Proposed trial period
After conversations with AffCom, the Board liaisons identified areas for improvement in the current work with affiliates related to recognition, including improving the workflows around the creation and recognition of user groups.
User groups (UG) were envisioned as a more straightforward first step to creating chapters or thematic organizations. One person involved in the past decision-making summarized the process: “To start a user group was supposed to be as easy as starting an article on Wikipedia”. Over the years, user groups developed as a separate type of Wikimedia organization – there are legally incorporated UGs, there are UGs with boards, annual funding, etc. There is still a need for that easier first step, with less bureaucracy, while demonstrating that a group and its collaboration are viable in the long run.
Proposed trial period for new user group applications
The proposed change to the current workflow connected to the recognition of user groups is creating a public step before an application to AffCom. An application triggers a lot of work for AffCom, staff, etc., and volunteers who want to start working together. With the introduction of this public step before the application, the volunteers do not need to work on the application as their first collaboration.
The new recommendations include that, a new affiliate should…
…have a scope that furthers the work towards the Movement Vision (guided through Strategic Direction – content, community support, partnerships)
…have demonstrated competence to execute its stated plans (e.g. a group planning to train editors must demonstrate it has expert editors with training experience willing to train other people)
…have the potential to sustain its activities for more than 1 year, and be a healthy affiliate, which means to have the potential to fulfill the requirements
Suggested process for the trial period
The current process starts with (1) an application from a prospective UG; then (2) staff reviews (including logo and name) and seeks feedback from existing affiliates for any geographic or thematic user groups; next (3) AffCom reviews, staff prepares the agreement, and AffCom votes; and finally (4) staff prepares communication about the new UG and publishes relevant documents (like resolutions).
The initial steps in the revised process would be:
- Submit a letter of interest to AffCom.
- Participate in a live interview with AffCom.
- Publish a public letter of intent on all affected projects / to all affected affiliates and a note to Community Resources.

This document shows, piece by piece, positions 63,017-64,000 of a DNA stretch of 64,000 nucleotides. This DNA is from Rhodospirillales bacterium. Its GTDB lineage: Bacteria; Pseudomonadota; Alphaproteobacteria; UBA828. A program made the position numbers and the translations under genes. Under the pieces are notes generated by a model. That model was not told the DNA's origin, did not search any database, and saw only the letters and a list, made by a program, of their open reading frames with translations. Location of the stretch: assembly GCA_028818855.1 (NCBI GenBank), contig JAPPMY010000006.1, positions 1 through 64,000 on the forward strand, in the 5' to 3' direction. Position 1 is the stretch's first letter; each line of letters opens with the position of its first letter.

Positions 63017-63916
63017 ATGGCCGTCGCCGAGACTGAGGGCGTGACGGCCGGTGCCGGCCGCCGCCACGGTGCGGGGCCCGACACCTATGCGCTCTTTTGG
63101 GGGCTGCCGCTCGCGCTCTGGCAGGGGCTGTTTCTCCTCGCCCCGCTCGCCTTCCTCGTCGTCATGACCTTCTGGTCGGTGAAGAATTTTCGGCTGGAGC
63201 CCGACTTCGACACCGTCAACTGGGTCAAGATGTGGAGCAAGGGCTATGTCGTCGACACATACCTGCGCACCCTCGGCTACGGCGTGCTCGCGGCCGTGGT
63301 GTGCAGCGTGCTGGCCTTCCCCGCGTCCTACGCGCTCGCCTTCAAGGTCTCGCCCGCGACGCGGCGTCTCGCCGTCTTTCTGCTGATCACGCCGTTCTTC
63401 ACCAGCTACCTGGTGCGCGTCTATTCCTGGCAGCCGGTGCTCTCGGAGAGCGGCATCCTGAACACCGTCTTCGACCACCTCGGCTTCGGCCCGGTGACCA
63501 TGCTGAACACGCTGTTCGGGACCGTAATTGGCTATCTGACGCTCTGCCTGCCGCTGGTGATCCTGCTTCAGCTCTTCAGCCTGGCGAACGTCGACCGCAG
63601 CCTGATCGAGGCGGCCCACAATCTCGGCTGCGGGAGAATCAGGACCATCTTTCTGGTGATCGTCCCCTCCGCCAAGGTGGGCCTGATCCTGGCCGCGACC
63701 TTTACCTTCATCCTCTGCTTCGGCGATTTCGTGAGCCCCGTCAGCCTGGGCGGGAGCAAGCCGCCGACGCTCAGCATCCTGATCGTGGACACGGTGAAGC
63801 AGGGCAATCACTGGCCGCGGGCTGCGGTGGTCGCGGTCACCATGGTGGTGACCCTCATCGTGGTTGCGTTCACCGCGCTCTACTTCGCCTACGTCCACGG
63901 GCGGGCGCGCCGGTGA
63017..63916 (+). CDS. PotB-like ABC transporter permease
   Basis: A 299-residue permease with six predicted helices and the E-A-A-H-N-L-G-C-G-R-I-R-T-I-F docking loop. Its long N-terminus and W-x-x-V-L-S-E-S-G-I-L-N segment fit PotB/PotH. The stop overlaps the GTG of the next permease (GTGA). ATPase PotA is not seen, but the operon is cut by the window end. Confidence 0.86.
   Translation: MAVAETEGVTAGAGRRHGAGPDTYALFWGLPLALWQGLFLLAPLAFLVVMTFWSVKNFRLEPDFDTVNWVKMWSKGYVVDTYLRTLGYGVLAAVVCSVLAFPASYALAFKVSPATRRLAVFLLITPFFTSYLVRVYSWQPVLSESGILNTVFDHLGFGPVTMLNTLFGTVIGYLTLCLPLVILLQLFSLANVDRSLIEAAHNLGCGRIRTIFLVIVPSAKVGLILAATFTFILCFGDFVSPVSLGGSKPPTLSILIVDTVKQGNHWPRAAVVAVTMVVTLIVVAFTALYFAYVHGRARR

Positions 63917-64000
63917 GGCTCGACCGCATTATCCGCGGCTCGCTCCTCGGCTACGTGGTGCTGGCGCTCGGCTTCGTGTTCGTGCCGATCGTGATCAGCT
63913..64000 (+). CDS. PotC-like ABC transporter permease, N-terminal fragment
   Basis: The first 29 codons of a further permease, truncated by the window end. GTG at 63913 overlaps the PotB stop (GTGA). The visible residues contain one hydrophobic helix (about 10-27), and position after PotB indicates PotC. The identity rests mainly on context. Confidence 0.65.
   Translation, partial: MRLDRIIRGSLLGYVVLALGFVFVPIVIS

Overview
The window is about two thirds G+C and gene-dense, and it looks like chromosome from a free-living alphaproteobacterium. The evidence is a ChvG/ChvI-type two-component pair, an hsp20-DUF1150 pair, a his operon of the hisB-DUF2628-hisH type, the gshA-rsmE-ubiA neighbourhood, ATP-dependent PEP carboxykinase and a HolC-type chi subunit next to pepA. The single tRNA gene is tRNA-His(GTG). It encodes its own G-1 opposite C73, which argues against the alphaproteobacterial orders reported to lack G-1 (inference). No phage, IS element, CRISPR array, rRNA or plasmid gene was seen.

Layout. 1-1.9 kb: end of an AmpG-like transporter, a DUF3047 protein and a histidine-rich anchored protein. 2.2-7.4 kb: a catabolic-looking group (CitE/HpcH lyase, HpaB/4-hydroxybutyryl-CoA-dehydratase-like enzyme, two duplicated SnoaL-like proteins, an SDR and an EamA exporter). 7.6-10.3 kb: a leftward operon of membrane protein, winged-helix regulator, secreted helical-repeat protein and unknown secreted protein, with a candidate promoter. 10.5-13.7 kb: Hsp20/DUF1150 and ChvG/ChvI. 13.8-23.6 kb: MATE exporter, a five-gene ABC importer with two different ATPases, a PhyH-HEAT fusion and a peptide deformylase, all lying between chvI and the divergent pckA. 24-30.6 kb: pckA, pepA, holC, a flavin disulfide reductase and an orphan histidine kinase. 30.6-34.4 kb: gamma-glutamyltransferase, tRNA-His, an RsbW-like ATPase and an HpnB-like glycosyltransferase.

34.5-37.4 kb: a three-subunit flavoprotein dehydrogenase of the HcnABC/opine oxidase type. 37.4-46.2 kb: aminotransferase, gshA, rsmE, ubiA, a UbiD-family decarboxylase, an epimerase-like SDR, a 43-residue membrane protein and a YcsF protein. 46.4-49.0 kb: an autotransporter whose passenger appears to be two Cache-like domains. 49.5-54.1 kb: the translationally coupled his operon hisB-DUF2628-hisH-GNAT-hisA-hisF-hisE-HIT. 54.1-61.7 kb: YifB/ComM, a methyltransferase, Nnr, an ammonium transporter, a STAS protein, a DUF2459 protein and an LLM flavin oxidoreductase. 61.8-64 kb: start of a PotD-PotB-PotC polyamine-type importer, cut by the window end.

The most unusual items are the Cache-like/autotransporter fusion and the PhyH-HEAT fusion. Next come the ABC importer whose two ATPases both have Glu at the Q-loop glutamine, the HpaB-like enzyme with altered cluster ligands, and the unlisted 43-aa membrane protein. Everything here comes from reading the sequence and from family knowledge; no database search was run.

- Publish a realistic outline for the first-year activity report.
- Demonstrate a track record of one year of activities in "trial period".
After the initial 5 steps in the process listed above, the following would need to be completed:
- Legal compliance with naming, logo
- AffCom voting
- Signing the agreement
Questions about the trial period and supporting the process to become recognized
- What parts of the organizing process need more clarification?
- What documentation should be developed for groups undertaking this process?
- How to make sure that people do not work on an application for a year when a user group just does not make sense from the start? For example, if there is a conflict with the existing affiliate or a founder is sanctioned by the Foundation, how many things can be checked before the application even?
- How can *pushing* groups into the affiliate ecosystem as a “seat at the table” be avoided where a seat has not been traditionally reserved?
- Do affiliates in non-democracies make sense? Can we provide safety for them? Is it even our job to provide safety? Some documents (even UCoC or policies built on it) might need not be public then, if they are not public – can they be enforced?
- Do we need to prioritize geography rather than languages? So that an affiliate does not support just one language (e,g. Nigeria alone has 200+ languages). Would a language hub be a better fit?
Next steps and other open questions
The next steps in this process will involve the Board of Trustee liaisons and Affiliations Committee reading and discussing the input provided. If there are no major concerns needed, the Affiliations Committee will publish a resolution implementing changes in 2024 April.
There are still several open questions to be considered:
- How can AffCom better share the information (about its work, affiliates, best practices, opportunities, etc) – maybe regular office conversations? A collaboration with Let’s Connect? Better follow-up with affiliates, not only at the final (conflict) stage? Host regional office conversations?
- Can AffCom collaborate with more developed affiliates to support more Affiliates? (or provide better support) – hubs in the future?
- Can AffCom start helping by providing manuals of DOs and DONTs (or best practices) – like making sure affiliates know that taking grants from politicians or parties is not okay?